Presentation on theme: "2013 Independent Advisory Committee (IAC) Guidance to the SDEB."— Presentation transcript:
2013 Independent Advisory Committee (IAC) Guidance to the SDEB
2013 Independent Advisory Committee (IAC) Guidance to the SDEB March, 2013 Independent Advisory Committee Members David Byers Brant Foote Jim Gleason John Le Marshall Paul Menzel Rolf Stuhlmann Alexander Trichtchenko Tom Vonder Haar John Zapotocnyc William Campbell
Introduction 3 GOES-R lightning mapper work has made significant advances since the last meeting and real time application of lightning data is underway. Their has been increased attention given to Satellite Data Assimilation, and potential gains demonstrated in a number of cases for this activity, however this work in many cases still requires a planned transition to operations to ensure the community benefit from this activity. Multichannel RGB image enhancement has made quite significant advances since the last meeting. RGB images however should be complemented by radiances as RGB enhancements can always benefit from fine tuning for local advantage and may also benefit from accompanying quantitative data. Generation of C++ code for Baseline Products is underway and the delivery of the Option 2 (Future Capability) Products is continuing with five priority capabilities funded. Among Option 2 Products for example the Low Cloud and Fog and SO2 detection products are needed for aviation safety. It is important the benefits available from the Option 2 Products are not lost to the community.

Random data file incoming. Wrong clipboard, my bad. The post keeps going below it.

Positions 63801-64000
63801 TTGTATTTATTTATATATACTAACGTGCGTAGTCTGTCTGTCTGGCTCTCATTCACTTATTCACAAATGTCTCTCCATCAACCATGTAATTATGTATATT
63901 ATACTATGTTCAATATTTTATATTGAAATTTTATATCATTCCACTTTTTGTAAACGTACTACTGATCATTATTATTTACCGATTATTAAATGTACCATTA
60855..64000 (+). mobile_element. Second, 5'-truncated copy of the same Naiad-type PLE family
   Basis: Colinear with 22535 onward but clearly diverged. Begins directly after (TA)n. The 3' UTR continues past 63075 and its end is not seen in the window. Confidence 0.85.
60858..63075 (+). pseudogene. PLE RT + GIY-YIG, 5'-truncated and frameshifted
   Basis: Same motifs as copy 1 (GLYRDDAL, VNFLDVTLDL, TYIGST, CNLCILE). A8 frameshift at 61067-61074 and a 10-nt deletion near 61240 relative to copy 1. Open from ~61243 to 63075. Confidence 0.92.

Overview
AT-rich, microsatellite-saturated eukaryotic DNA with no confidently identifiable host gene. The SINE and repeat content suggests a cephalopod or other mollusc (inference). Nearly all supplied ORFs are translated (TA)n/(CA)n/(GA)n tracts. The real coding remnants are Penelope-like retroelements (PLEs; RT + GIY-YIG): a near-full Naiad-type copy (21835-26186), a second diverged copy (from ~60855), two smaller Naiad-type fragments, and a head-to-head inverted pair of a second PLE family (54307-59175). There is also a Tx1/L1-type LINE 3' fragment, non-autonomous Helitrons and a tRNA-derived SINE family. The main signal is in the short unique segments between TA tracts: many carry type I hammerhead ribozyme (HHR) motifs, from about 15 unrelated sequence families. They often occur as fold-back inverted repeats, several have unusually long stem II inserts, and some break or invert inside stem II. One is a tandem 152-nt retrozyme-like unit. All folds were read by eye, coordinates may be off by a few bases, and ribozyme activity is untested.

Introduction 4 There is a need to optimise generation and assimilation of Atmospheric Motion Vectors. This includes improved error characterisation and data assimilation methodologies. There is also a need for direct assimilation of geostationery radiances in operational NWP. These observations should be assimilated in a way that takes advantage of their almost time continuous nature The development of the synergistic processing for Leo and Geo-data is an important step and the use of common software and an Enterprise approach will aid this process. Together with the use of models and data assimilation, the Polar and Geo-satellite applications and products are entering a new era. The development of CALVAL plans continues and needs to be accompanied by a first-light” data plan and related data stewardship and access recommendations. Proving Ground activities are increasing dialogue between forecasters and researchers in a very positive way. These exercises should be sustained and expanded as much as possible.